Estimates of the current and future burden of lung cancer attributable to PM 2.5 in Canada
The International Agency for Research on Cancer has classified PM 2.5 (fine particulate matter, PM 2.5 ) as a lung cancer carcinogen in humans. We estimated the proportion of lung cancer cases attributable to PM 2.5 exposure in Canada in 2015, and future avoidable cancers over the period 2016–2042 under different future exposure scenarios. A meta-analysis was conducted to estimate the relative risk of lung cancer associated with PM 2.5 that was generalizable to Canada. A population-weighted Canadian distribution of residential PM 2.5 exposure was estimated annually using ecological-level, satellite-derived PM 2.5 data for the period 1990 to 2009. Population attributable risks (PAR) were estimated for PM 2.5 and applied to lung cancer incidence from the Canadian Cancer Registry. Potential impact fractions based on counterfactual scenarios for the year 2042 were estimated, along with cumulative preventable cases from 2016 to 2042. The relative risk of lung cancer associated with PM 2.5 was 1.09 (95% CI: 1.06–1.12) per an increase of 10 μg/m 3 . The average population-weighted exposure to PM 2.5 corresponding to a 20-year exposure window from 1990 to 2009 was 8.3 μg/m 3 . The PAR for PM 2.5 was estimated at 6.9%, accounting for 1739 attributable lung cancer cases in 2015. If patterns of decline in PM 2.5 continue, over 3000 lung cancer cases could be prevented between 2016 and 2042. Exposure to PM 2.5 contributes to a considerable burden of lung cancer in Canada and policies aimed at sustaining outdoor PM 2.5 declines are important for lung cancer prevention in Canada.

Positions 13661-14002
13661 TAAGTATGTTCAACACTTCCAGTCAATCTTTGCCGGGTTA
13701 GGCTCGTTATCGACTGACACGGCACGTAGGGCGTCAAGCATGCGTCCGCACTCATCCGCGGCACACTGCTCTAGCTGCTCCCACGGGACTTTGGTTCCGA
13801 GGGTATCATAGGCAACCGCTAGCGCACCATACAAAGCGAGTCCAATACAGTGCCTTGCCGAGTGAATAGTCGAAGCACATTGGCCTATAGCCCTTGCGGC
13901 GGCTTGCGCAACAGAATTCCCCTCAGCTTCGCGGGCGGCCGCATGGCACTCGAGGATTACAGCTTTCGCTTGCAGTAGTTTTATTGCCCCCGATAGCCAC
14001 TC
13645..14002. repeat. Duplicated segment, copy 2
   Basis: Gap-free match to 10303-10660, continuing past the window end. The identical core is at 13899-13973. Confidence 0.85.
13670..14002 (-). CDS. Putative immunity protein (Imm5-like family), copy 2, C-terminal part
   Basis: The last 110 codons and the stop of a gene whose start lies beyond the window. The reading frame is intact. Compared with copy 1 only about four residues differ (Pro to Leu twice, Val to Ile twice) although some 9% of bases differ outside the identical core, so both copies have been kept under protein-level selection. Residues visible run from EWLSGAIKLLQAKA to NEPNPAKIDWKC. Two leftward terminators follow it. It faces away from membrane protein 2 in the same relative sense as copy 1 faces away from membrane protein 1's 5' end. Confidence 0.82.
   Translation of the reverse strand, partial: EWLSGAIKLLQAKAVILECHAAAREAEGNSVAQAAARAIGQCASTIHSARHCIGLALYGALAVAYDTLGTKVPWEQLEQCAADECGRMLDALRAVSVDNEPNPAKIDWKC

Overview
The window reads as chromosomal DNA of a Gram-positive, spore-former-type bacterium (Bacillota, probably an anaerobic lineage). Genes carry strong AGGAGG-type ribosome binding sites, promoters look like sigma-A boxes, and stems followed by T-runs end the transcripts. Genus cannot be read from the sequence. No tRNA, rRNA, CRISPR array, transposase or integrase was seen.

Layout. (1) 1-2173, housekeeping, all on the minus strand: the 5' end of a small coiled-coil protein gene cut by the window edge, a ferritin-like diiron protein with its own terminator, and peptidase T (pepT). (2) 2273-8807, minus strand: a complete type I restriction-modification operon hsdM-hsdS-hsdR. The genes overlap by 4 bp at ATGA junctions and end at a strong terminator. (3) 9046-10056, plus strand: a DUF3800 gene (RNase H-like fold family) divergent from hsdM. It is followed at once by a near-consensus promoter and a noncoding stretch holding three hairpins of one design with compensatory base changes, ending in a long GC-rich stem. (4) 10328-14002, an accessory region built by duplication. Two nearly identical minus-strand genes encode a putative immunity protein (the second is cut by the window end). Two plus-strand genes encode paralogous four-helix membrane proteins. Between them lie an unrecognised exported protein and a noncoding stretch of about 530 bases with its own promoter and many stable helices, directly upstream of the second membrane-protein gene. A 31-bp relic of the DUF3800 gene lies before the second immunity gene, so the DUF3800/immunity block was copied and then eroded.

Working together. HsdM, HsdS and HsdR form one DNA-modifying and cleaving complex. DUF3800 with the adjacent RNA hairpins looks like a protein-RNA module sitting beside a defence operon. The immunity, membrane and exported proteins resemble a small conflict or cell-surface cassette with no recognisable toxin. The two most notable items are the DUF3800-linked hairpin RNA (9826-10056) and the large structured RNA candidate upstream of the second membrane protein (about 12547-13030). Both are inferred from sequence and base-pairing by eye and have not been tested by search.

|Air pollution, Cancer, PM 2.5, Population attributable risk, Potential impact fraction, Prevention|
|Organisation||Department of Health Sciences|
Gogna, P. (Priyanka), Narain, T.A. (Tasha A.), O'Sullivan, D.E. (Dylan E.), Villeneuve, P, Demers, P.A. (Paul A.), Hystad, P. (Perry), … King, W.D. (Will D.). (2019). Estimates of the current and future burden of lung cancer attributable to PM 2.5 in Canada. Preventive Medicine. doi:10.1016/j.ypmed.2019.03.010